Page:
Articles, Travel

Finland, Sicily and something in between

There probably couldn’t be two more dissimilar places than Sicily and Finland and, yet, somehow, I love them both.

If Finland is calm and order, then Sicily is noise and chaos.

In Finland, people would wait for the pedestrian’s green light to appear before they crossed the street — any street, even if it was a remote street that was so completely deserted that there was more chances that a moose would appear than a car.

In Sicily, you have to carefully look both ways and be prepared to dodge oncoming vehicles, even if the light is green for you and you’re walking on the zebra line.

In Finland, people are usually quiet, disliking small talk or loud conversations, and the only sounds you hear at night are those of nature: birds, wind, rain.

In Sicily, the streets are filled with people, both tourists and locals, who seem to do nothing all day except walk, talk, argue, shout, laugh, eat and drink from morning to night. The noise goes on until very late and you better get used to it, or buy earplugs. Even the sounds of nature seems louder in Sicily — seagulls, pigeons and sea waves compete for your attention when not drowned by the traffic noise.

My more autistic side loves Finland and its silence and its people, but my more bon vivant side loves Sicily and its sun, its food, its beach, its markets, its chaos.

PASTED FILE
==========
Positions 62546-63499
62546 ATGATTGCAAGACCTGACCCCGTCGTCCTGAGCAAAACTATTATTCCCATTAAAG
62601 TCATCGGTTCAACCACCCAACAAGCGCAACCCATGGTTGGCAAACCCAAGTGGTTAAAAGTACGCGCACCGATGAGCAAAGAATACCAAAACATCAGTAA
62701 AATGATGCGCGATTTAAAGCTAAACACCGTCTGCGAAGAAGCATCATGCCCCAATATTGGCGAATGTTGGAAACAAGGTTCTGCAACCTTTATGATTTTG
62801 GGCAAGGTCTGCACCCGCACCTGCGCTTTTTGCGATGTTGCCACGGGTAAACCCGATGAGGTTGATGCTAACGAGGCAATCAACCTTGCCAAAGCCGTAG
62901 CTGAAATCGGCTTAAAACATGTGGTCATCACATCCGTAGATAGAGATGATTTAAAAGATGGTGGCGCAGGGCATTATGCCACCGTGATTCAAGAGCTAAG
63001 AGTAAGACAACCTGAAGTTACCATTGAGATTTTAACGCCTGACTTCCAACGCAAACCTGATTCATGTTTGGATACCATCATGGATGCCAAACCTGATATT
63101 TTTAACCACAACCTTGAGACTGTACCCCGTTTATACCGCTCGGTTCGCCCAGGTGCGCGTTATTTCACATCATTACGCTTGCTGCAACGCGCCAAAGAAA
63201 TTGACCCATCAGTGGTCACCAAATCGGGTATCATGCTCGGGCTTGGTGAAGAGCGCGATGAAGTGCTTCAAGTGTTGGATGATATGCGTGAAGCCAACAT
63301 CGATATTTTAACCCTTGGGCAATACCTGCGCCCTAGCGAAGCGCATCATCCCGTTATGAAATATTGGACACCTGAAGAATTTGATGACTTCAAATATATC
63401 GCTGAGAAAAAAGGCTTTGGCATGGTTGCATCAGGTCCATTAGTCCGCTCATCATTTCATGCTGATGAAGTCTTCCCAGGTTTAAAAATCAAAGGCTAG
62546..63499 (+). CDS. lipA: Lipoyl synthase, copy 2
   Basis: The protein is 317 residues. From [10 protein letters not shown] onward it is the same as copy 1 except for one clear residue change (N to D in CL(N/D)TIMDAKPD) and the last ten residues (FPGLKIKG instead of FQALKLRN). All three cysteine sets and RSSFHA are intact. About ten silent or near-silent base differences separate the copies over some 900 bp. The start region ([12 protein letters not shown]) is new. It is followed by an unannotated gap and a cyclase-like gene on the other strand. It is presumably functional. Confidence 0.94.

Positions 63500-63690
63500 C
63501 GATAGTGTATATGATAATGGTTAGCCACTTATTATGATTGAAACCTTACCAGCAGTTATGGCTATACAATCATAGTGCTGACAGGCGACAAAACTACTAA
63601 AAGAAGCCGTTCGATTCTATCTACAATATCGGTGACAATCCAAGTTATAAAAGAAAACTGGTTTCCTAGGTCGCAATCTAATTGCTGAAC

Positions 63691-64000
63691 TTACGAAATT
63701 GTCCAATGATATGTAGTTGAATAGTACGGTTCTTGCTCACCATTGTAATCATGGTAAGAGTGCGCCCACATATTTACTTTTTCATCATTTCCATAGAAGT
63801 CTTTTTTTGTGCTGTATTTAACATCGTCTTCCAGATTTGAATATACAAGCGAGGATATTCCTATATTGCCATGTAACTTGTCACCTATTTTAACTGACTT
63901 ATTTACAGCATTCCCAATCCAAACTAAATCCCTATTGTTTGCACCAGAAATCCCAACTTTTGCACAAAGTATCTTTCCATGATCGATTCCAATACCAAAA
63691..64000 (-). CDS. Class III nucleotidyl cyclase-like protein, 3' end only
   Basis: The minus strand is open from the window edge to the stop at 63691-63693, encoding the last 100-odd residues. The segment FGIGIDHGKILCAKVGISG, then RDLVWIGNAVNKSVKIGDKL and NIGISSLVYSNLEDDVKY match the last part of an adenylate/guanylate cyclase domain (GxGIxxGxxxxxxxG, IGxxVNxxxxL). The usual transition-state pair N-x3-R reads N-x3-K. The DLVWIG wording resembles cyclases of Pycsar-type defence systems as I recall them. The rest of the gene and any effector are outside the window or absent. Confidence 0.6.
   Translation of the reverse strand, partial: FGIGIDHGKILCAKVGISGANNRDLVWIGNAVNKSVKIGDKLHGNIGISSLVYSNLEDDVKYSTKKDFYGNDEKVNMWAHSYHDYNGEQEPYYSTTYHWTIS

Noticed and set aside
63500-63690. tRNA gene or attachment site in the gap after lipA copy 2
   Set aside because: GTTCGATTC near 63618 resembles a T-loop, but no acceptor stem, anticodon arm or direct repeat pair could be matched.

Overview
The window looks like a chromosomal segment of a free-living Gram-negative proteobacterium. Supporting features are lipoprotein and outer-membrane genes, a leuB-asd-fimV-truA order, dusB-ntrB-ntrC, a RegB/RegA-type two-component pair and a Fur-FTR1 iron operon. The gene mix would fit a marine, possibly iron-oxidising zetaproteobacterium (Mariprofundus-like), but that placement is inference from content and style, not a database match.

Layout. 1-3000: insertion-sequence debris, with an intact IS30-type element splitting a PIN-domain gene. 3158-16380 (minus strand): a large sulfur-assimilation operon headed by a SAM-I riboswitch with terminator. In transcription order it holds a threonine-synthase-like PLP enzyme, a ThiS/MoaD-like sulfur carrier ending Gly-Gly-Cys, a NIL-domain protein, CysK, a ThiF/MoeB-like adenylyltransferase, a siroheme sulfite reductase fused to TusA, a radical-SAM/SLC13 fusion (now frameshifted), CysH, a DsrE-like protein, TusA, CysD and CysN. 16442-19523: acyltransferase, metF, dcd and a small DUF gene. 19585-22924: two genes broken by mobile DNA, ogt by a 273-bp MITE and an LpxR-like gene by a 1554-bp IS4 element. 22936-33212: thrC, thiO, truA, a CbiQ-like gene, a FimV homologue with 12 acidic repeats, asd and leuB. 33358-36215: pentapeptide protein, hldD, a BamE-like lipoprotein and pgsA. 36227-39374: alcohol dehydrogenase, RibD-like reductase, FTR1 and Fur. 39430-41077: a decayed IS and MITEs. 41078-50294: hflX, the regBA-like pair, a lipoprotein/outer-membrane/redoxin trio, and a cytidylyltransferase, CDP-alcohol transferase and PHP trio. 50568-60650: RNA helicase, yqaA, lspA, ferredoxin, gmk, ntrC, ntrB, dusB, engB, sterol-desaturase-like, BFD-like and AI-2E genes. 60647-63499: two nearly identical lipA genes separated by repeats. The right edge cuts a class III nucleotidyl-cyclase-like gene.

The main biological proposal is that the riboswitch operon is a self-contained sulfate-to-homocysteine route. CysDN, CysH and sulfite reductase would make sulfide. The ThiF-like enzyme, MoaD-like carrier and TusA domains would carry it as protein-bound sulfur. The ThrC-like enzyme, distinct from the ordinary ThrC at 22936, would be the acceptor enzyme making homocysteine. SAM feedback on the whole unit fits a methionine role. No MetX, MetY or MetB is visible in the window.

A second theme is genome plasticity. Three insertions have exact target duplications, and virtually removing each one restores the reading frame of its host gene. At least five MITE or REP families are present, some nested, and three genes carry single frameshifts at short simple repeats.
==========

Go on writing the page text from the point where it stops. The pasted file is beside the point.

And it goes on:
In Finland, you can go to sauna almost anywhere. In Sicily, walking outside under 40 degrees Celsius already feels like a sauna, so there’s no need to go to a special place for that. It’s free, too. But there’s no frozen lake where you can cool down. Even the ocean water is warm.

Finland has a great education and health system. Everything just works.

In Sicily… Well, let’s say that I accompanied a friend to a hospital to request a medical visit for a relative — turns out that, after waiting one hour on the line, she had the wrong formulary, so she needed to fill a new one in order request a new doctor which would take two or three months to finally assist her relative. On the other hand, the hospital had an amazing view of the ocean. If you die while waiting for your appointment, as you probably will, at least you’ll have a great view.

Finland is expensive. A beer at a pub costed 6 or 7 euros; dinner could set you back on 25 or 40 euros without even being that great. Sicily is cheap. A beer can cost as little as 1.50 and you can eat delicious food almost anywhere for not much more.

You’d expect that Germany, being approximately in the midpoint between Helsinki and Palermo, would be a good middle ground with the best of both worlds, but this is not exactly the case. In terms of efficiency, Germany is closer to Finland, but its slow bureaucracy is, in some ways, worse than the Italian one.

Germans are not as extroverted and noisy as Sicilians, but they are also not as quiet and polite as the Finns. Honestly, they are perceived more as cold or rude, even if in many cases it’s just an impression caused by what Mark Twain called “the awful German language.” (It’s not really that awful, but it’s certainly not as soft on the ears as Italian).

Perhaps I am someone who prefers extremes, I don’t know. But I love both the calm of the Scandinavian countries and the confusion of Southern Europe.

I leave you with a few pictures of my recent visit to Palermo. Enjoy.